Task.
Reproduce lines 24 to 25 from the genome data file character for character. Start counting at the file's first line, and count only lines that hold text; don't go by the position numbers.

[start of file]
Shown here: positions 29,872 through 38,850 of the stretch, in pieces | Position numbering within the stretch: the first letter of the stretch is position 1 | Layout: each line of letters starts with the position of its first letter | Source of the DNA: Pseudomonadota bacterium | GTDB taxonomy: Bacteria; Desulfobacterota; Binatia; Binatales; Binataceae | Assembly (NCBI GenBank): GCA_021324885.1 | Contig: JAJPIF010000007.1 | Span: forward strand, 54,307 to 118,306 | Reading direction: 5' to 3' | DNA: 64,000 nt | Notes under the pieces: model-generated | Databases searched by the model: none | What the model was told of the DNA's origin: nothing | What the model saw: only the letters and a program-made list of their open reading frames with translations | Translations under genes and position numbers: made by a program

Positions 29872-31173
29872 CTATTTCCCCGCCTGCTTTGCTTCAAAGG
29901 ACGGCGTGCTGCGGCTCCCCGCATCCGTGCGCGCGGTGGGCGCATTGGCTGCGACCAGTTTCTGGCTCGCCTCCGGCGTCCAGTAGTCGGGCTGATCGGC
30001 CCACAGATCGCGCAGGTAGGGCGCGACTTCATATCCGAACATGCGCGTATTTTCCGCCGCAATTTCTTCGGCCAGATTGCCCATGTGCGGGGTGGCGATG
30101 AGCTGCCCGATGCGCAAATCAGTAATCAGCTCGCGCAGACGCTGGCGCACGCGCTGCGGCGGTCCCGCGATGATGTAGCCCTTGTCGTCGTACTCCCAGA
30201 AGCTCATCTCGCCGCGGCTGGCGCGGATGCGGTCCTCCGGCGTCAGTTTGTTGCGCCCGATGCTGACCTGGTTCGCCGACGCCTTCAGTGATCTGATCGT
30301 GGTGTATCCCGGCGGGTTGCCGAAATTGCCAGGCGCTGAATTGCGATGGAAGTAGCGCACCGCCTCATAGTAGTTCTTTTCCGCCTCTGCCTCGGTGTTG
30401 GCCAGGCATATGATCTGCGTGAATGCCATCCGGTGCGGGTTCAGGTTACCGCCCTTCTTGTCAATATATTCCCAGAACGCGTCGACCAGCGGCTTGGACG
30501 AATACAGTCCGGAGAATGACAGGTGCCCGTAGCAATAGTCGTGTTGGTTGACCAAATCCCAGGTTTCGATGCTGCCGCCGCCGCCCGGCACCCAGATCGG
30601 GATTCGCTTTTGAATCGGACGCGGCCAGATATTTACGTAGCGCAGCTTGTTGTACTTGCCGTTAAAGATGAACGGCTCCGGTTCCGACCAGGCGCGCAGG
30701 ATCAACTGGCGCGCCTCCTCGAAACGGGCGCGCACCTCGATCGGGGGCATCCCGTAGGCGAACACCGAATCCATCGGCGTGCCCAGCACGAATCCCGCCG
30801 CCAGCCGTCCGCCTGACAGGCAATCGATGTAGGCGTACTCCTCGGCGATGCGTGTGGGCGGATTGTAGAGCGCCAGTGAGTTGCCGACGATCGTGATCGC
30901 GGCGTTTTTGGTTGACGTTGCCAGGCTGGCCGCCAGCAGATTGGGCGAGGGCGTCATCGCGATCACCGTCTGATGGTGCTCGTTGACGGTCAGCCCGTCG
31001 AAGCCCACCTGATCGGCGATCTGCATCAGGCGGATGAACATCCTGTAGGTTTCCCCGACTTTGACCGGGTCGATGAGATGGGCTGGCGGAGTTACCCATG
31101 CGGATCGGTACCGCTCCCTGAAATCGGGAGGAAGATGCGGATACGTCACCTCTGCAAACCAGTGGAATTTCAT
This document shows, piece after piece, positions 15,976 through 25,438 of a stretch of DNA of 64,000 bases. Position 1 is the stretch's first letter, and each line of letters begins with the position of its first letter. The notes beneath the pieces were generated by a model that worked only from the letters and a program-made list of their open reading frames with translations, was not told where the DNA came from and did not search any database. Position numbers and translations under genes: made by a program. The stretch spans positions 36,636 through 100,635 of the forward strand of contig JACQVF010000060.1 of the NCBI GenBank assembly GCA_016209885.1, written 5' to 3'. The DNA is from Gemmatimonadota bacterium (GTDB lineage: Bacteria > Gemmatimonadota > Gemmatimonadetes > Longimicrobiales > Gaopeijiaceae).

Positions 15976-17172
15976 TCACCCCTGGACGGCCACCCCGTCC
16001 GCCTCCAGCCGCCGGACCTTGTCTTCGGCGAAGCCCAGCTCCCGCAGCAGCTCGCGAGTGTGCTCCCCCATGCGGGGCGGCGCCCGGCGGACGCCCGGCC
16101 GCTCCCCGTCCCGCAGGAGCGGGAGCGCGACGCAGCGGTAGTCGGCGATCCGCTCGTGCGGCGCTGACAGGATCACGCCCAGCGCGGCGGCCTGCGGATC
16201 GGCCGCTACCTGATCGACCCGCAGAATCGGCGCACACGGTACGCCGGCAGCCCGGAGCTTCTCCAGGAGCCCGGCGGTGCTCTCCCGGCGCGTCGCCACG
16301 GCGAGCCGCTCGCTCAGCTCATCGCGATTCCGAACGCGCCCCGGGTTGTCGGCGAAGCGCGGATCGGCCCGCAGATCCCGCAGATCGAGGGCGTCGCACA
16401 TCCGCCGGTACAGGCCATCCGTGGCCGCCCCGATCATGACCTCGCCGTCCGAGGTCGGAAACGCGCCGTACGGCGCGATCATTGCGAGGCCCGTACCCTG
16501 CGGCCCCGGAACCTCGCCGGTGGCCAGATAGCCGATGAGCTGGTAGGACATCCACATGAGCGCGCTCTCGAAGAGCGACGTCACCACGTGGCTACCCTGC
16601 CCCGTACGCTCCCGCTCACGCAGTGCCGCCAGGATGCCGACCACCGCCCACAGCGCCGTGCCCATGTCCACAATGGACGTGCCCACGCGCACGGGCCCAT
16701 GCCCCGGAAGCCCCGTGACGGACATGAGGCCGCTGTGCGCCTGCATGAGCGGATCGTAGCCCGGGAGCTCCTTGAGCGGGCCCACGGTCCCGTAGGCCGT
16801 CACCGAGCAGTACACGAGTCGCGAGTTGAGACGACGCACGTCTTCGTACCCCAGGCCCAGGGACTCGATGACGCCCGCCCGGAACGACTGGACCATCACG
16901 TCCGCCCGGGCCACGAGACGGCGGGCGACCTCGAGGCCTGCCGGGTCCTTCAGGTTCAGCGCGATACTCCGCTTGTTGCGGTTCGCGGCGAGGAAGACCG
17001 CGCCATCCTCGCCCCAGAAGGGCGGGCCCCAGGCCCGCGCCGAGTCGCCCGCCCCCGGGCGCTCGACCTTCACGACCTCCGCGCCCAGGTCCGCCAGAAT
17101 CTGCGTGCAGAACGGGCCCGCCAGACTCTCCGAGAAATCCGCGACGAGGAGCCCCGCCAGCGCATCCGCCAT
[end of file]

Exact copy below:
16401 TCCGCCGGTACAGGCCATCCGTGGCCGCCCCGATCATGACCTCGCCGTCCGAGGTCGGAAACGCGCCGTACGGCGCGATCATTGCGAGGCCCGTACCCTG
16501 CGGCCCCGGAACCTCGCCGGTGGCCAGATAGCCGATGAGCTGGTAGGACATCCACATGAGCGCGCTCTCGAAGAGCGACGTCACCACGTGGCTACCCTGC